WSP used IESVE to help create a Central Thermal Plant for Sydney’s Central Park Development which will save 136,000t of CO2 equivalent greenhouse gas emissions over 25 years.
Located in the middle of Sydney, Australia, Central Park is a mixed-use development consisting of residential, commercial, retail and historical spaces surrounding Chippendale Green, a 6,400m2 park.
Fourteen buildings filled with offices, studios, eateries, shops and approximately 2,000 apartments sit on the 5.8 hectare property, which developers Frasers Property Australia and Sekisui House Australia aim to make into the country’s greenest urban village.
WSP, the thermal plant designer, used IESVE to create a realistic 3D virtual representation of the Central Park development. Buildings, facades, surface geometries, components (including doors and windows), shading devices and room/zone configurations were incorporated into the site model based on architectural design data. Adjacent buildings in the surrounding built environment were incorporated in order to represent overshadowing characteristics.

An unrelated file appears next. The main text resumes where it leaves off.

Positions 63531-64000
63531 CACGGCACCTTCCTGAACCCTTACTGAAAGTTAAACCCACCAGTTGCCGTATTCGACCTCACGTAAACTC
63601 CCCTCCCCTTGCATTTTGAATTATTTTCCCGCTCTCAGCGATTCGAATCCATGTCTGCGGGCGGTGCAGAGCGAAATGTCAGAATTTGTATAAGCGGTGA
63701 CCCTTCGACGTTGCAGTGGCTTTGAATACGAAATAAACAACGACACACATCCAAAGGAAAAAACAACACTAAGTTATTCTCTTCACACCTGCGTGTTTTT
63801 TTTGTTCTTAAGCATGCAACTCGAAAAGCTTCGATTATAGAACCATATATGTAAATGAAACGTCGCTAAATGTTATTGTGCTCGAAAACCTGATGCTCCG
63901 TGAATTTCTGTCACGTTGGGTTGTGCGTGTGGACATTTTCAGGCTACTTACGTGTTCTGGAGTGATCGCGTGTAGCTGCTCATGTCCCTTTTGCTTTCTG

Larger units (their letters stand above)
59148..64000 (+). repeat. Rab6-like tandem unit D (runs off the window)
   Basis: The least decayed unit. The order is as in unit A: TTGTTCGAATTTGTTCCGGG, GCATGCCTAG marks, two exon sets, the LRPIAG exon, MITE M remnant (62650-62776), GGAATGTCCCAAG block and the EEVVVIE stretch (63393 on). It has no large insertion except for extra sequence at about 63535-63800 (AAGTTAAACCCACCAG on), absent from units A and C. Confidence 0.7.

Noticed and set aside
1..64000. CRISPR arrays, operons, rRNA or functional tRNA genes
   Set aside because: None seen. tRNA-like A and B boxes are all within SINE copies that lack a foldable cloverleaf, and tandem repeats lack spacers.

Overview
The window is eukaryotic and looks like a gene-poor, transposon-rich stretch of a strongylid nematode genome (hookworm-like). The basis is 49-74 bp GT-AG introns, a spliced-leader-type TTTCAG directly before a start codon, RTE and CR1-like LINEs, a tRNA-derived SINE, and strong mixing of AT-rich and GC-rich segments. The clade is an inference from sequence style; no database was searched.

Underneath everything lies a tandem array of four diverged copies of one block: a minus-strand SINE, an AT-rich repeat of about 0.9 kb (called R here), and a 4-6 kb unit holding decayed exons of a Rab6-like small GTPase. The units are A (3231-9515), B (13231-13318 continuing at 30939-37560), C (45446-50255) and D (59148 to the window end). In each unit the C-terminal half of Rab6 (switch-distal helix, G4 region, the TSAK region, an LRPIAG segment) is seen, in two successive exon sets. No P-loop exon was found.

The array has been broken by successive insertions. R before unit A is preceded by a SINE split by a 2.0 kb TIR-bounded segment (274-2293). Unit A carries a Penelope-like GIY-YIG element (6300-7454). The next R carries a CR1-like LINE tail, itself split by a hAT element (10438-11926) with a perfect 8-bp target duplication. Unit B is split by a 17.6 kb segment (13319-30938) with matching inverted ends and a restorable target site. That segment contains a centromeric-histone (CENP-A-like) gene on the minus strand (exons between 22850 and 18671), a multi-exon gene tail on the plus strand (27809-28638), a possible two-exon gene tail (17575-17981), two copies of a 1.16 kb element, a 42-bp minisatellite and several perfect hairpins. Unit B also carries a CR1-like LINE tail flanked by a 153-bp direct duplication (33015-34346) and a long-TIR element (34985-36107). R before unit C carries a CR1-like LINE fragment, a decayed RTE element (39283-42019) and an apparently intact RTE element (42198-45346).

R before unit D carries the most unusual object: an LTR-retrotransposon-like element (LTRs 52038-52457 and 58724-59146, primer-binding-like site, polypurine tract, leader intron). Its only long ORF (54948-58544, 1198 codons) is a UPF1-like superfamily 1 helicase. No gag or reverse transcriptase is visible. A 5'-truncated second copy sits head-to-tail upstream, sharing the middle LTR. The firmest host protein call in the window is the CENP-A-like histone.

The geometry model was then populated with known material properties, occupancy and equipment profiles, HVAC system configurations and climate profiles, representing a realistic depiction of the Central Park Development’s thermal demand characteristics. These characteristics were then utilized as the basis for the thermal plant design to determine the optimum system configuration to match peak and daily loads.
Based on project goals and modeling results from IESVE, the tri-generation system was chosen for the central energy option, and the single Central Thermal Plant (CTP) services the entire site.
The CTP produces thermal and electrical energy, providing electricity, heating, air conditioning and domestic hot water to 14 buildings over the 100,000m2 first phase of the 255,000m2 development.
The CTP also reduces Central Park’s reliance on the grid by using engines powered by natural gas to produce electricity. The generated electricity feeds the chillers. Waste heat is recovered from the engines and warms the precinct’s water. Greenhouse gases are reduced, and the system helps the development in meeting its goal of carbon neutrality.
By using a CTP, a number of reductions in infrastructure investments have been made, resulting in 20 percent greater efficiency: